Almost four years ago, Nik and I bought organic wool pillows for ourselves. They were definitely a huge investment but it was worth it to us to be sleeping on pillows that are sustainable and good for our health. (See my review at the end of this if you’re interested.)
When they arrived, the pillow cases were incredibly OVER-stuffed with wool. We ended up pulling out a couple garbage bags worth of wool before the pillows were flat enough to not give us neck aches. This made our big investment feel slightly more justifiable!
So, now that Ellie is old enough to want/need a pillow, rather than buying her one, it made sense to use all that extra wool to make an organic wool pillow for her too. While I was at it, I figured I’d put the assembly line principle in place and make one for Mark too, so that it’s ready when he needs a pillow.
I bought an organic Kona solid in ivory from HoneyBeGood, a store that only sells organic fabric. After a bit of searching online, their prices seemed to be comparable to most and their shipping was very reasonable. Plus the order shipped the same day I placed it!
Ellie chose the zippers (invisible for ease of zipping). I made two pillow cases for each pillow – one to contain the wool and the other one to protect the inside case. This way, I only have to take off the outside cover for washing occasionally and don’t have to disturb the wool.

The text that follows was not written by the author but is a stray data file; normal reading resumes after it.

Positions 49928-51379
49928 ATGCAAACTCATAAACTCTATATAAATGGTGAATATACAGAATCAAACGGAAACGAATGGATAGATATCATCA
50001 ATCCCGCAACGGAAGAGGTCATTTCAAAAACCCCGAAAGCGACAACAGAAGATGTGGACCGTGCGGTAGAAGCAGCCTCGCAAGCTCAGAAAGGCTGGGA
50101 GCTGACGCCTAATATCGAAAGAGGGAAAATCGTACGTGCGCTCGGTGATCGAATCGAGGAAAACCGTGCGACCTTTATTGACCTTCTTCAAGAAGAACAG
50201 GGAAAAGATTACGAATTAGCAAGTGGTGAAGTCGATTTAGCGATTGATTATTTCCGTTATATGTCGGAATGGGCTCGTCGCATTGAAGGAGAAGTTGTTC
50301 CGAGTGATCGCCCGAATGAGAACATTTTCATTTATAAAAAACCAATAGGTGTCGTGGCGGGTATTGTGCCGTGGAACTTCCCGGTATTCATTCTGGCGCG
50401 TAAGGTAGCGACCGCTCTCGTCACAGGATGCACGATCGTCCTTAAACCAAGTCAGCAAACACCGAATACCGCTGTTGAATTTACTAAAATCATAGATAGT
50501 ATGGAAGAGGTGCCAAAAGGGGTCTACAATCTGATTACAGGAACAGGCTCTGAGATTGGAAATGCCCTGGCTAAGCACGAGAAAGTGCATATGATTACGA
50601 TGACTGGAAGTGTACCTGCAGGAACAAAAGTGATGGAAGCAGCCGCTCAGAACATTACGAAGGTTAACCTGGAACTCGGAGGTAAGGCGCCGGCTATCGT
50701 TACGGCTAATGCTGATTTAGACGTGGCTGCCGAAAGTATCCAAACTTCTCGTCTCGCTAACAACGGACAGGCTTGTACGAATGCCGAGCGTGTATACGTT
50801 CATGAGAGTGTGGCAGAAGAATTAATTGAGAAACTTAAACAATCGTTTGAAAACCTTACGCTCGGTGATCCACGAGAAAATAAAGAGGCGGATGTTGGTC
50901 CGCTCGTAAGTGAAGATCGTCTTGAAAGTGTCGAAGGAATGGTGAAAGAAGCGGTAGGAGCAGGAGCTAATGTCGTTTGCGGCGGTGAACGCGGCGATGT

per Ellie’s choice – light blue and bright green for her, bright blue and orange for Mark
First we stuffed the cases with the wool.
Then we inserted the pillow into the second cover.
Then we added the pillowcase, made by Nana for Ellie’s second birthday!
this pillow = not for playing. We put it up during the day.
In short, we have not fully loved these pillows. We love that they come from a renewable, sustainable source . We love that they aren’t off-gassing dangerous fumes around our heads as we sleep every night. They are a bit hard to maintain – i.e. if you move them much, the wool shifts, gets lumpy, and then isn’t so comfortable. The problem is easy but a bit time-consuming to fix. You just have to pull out the wool, pull all the little pieces apart, and then stuff them back in.
I think that if we didn’t have kids, they’d be fine because they wouldn’t get moved much. But especially with co-sleeping and babies in our bed, it’s been a bit tricky to keep them comfortable and functional. So, in summary, I do recommend getting a wool pillow but with reservations. They’re definitely not as easy to use as a synthetic or down pillow (but they do come without the moral/ethical/environment/heath issues of synthetic or down)!